The IMAP framework is a science and risk-based model designed to align the assessment effort with the human health and environmental impacts of chemicals. It has three tiers of assessment, with the assessment effort increasing with each tier. The Tier I assessment is a high throughput approach using tabulated electronic data. The Tier II assessment is an evaluation of risk on a substance-by-substance or chemical category-by-category basis. Tier III assessments are conducted to address specific concerns that could not be resolved during the Tier II assessment.
These assessments are carried out by staff employed by the Australian Government Department of Health and the Australian Government Department of the Environment and Energy. The human health and environment risk assessments are conducted and published separately, using information available at the time, and may be undertaken at different tiers.
This chemical or group of chemicals are being assessed at Tier II because the Tier I assessment indicated that it needed further investigation.
For more detail on this program please visit: www.nicnas.gov.au.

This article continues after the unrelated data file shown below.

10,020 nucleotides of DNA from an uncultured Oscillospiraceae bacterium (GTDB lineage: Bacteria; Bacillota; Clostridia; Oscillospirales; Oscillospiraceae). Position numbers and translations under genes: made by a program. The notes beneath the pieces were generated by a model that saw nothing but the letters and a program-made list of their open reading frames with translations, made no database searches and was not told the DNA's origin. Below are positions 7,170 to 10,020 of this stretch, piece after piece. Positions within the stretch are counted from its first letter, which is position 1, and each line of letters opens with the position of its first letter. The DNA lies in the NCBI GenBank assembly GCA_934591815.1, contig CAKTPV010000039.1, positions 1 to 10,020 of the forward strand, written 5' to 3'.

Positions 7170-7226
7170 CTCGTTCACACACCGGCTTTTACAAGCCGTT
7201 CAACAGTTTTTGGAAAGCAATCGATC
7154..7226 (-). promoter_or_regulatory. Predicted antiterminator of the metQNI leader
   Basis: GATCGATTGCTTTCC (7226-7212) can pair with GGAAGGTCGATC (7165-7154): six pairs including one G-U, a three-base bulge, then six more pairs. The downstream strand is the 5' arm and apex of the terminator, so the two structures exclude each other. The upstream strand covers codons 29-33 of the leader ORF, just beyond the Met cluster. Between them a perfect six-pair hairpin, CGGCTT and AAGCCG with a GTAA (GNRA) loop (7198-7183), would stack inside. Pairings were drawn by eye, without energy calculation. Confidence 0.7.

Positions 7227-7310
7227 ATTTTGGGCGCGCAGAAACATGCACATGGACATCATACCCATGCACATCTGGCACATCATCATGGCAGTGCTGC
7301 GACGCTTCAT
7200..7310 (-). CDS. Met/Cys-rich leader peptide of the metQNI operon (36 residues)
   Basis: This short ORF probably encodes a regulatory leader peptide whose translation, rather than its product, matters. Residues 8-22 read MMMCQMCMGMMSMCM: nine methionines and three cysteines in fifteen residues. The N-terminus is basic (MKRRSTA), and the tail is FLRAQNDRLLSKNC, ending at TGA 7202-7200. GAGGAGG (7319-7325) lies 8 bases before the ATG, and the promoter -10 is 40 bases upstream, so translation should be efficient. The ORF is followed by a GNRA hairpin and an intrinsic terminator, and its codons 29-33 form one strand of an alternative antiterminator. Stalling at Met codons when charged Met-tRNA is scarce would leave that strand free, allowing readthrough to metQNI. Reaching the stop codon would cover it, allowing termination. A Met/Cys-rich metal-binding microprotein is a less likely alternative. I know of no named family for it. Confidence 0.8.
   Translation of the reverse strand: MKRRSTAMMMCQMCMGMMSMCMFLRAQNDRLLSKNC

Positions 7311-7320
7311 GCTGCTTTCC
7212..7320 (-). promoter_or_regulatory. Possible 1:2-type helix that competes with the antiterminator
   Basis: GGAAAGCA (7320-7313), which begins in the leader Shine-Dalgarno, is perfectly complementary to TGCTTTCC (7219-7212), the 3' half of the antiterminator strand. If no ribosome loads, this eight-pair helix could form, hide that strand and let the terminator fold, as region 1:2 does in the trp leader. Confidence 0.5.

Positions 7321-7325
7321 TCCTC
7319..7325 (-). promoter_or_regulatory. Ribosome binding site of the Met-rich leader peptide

NICNAS has made every effort to assure the quality of information available in this report. However, before relying on it for a specific purpose, users should obtain advice relevant to their particular circumstances. This report has been prepared by NICNAS using a range of sources, including information from databases maintained by third parties, which include data supplied by industry. NICNAS has not verified and cannot guarantee the correctness of all information obtained from those databases. Reproduction or further distribution of this information may be subject to copyright protection. Use of this information without obtaining the permission from the owner(s) of the respective information might violate the rights of the owner. NICNAS does not take any responsibility whatsoever for any copyright or other infringements that may be caused by using this information.